The graph fits like a movie. Impreessive wild sides of IGS.
In that case start new at 15k and climb slowly until you reach some 50/50 wins/losses.
I don’t know exactly how IGS updates its rank, but as my example above, even after tens of thousands of games, the fluctuation can still be above 2 rank for some reason. Most players at the DDK rank who play a lot has this kind of graph (this player has more than 20000 games)
Even sdk player can have wild fluctuation (this player has more than 4000 games)
Only when players reach high sdk near dan level above, they will be stablized.
I think it might be related to the score differences in each rank gap jump significantly around dan ranks.
Yes, every 5 games the rank can be updated by several stones, for instance I looked at an account which was registered as “7k?”, and after 5 losses it became “10k?”. So once the rank is firm (without “?”), it becomes quite reliable.
Having fluctuations by 2-3 stones is absolutely normal, sometimes we put more effort into the game and sometimes less. Here is my graph on OGS:
A player on OGS has over 27000 games, but the OGS page only shows the last 5000:
Looks like a Brownian motion.
I think IGS only shows the past 6 months at most, so could be just hundreds of games in their graph, and still fluctuates a lot in short term (like go up and down week to week). And after the initial phase, it’s updating daily instead of based on a number of batches.
When I was a beginner 5-6 years ago, a “17k?” guy on IGS beat me by 231 points. This guy is still sandbagging, every few games he kills large groups and then resigns. After more than 3000 games his rank is still “17k?”, I don’t understand how that’s possible to still have a provisional rank.
What a boring life.
This would only be true if the there would be no fixed or meaningfully recognizable points on an infinite/endless ranking scale.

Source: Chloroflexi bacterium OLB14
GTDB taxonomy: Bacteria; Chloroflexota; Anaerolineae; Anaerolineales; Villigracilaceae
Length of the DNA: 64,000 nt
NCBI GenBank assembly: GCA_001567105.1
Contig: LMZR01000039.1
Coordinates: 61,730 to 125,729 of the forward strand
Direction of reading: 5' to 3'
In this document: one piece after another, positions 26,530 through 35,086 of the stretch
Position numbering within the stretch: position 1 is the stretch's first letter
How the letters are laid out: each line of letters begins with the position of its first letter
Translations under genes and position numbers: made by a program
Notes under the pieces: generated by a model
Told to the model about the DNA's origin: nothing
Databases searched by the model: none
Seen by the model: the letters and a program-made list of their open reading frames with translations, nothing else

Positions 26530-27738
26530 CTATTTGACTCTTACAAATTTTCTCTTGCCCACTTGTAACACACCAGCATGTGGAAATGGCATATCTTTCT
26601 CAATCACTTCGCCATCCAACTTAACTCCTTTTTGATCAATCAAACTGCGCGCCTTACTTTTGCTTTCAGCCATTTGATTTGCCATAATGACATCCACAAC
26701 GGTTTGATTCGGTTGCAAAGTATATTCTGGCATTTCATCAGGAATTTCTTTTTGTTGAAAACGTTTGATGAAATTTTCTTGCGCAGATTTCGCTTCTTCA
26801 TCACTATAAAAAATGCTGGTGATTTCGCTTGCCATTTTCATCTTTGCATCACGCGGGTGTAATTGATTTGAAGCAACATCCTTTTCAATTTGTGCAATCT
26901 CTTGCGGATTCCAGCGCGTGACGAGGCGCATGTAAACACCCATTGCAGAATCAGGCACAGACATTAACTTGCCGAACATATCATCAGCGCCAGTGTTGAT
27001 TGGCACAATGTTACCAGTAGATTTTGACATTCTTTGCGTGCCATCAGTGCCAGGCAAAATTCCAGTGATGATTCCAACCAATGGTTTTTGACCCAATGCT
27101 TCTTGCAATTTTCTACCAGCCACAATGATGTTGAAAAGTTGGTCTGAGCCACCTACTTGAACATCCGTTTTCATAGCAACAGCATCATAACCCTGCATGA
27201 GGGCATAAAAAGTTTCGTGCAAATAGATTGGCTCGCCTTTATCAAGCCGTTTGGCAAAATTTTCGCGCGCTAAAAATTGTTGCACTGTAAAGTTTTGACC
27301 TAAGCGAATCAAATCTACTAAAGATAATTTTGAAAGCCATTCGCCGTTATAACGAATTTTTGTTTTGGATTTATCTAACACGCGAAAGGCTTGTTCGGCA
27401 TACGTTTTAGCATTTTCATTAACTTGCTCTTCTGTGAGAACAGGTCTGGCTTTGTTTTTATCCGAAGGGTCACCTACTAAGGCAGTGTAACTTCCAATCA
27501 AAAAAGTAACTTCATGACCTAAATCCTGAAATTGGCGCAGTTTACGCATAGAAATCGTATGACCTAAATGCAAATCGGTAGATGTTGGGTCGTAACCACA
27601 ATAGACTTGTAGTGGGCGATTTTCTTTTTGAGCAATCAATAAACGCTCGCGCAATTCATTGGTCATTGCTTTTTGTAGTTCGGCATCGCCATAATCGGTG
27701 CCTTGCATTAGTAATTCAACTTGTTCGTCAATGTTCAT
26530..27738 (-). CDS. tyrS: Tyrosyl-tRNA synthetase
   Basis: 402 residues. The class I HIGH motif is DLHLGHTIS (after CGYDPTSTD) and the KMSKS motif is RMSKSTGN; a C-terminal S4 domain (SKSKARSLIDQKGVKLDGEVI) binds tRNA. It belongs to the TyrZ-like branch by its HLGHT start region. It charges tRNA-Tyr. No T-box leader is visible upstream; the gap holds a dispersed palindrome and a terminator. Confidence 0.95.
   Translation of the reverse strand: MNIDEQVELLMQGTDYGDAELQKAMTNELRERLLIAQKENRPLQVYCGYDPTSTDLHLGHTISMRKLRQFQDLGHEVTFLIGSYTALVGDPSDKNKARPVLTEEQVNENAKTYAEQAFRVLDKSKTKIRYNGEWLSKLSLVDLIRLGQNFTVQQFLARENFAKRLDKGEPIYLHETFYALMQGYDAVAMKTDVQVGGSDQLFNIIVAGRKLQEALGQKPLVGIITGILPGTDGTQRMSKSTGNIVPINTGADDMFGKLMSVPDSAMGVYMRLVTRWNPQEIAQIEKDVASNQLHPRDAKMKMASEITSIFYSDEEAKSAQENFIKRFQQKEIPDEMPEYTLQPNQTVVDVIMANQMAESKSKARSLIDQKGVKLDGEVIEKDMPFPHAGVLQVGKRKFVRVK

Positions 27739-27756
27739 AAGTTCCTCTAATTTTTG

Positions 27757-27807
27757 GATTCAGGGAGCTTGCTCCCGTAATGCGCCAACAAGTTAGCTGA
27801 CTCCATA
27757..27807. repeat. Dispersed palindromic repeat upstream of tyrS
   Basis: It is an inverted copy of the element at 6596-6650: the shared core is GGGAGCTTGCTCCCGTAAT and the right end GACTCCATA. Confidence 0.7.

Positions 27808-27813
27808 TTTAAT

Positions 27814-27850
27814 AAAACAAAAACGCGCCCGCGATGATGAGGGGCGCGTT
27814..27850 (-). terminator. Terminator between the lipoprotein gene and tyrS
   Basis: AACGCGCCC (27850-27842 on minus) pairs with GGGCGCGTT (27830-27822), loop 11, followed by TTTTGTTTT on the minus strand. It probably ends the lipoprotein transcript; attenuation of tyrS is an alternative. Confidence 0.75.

In Go, since perfect play is a fixed, few stones distance from current bots, if you specify ranks as X stones to perfect play (like in Asia, I sometimes see “X stones to pro level”) you can have ranks that are “real” in some sense.
Shouldn’t it work similarly when counting form “total beginners”?
The fact that beginners have different ranks on different servers doesn’t help…
I think beginner level is too inconsistent for this, not an accurate point like perfect play. Beginner level may even drift in time (with cultural changes in decades, etc).
I’d say “perfect play” also drifts with time. It’s just that we are so close from the first instances of perfect play that it’s hard to tell.
I don’t understand this. If it could drift even by 0.01 points, if was not perfect to begin with.
True, but perfect play cannot actually be determined so it cannot be used to define ranks.
We could say “X stones from Katago” though.
On the other side, I agree “beginner” is too inconsistent but we could use “random play” as a basis
Do we have some conversion of OGS ranks to X stones from a particular Katago bot? Does anybody have the data?
I mean for a specific instance of katago one could do something like
to filter games where White lost and the handicap was >0, with the assumption that Katago will be white. One might have to grab them page by page though I’m not sure.
On the other hand…
One could ask here for someone to do this with the big data download
Yes, you can substract your rank from Katago’s rank.
This oc implies a bot that mostly plays handi games and a rating system which correctly handles those games.
IIRC you don’t need an actual perfect player to be able to estimate your distance to it. This is because as strength increases, so does consistency as well. So you cannot directly measure the strength of a player (only compare him to others), but can still get an idea of the consistency of his play.
I can’t prove it ofcourse, but I don’t think a perfect player can give KataGo running at 10 million playouts/move 9 stones handicap. My gut feeling is that the proper handicap would be close to 2 stones.
I’d be happy to help, but I don’t understand what I should do.
Sorry, I may be dumb but I still don’t get how you would estimate your distance from a perfect player without knowing what perfect play is. How can you evaluate someone being “two stones from perfect play” ?
I agree with @gennan that you could go by a gut feeling that KataGo is somewhere around 2 stones from perfect play, but that’s just a guess.
By measuring consistency (instead of strength) and its changes.
For example, you can compare how consistent is the play of 1d, 3d and 5d players, and how fast that consistency changes in this range. If it changes, say, 10% between 1d and 5d, this means more distance to perfect play than if it changes 20% (just random numbers for example).
How do you define “consistency” here ? How is it measured ?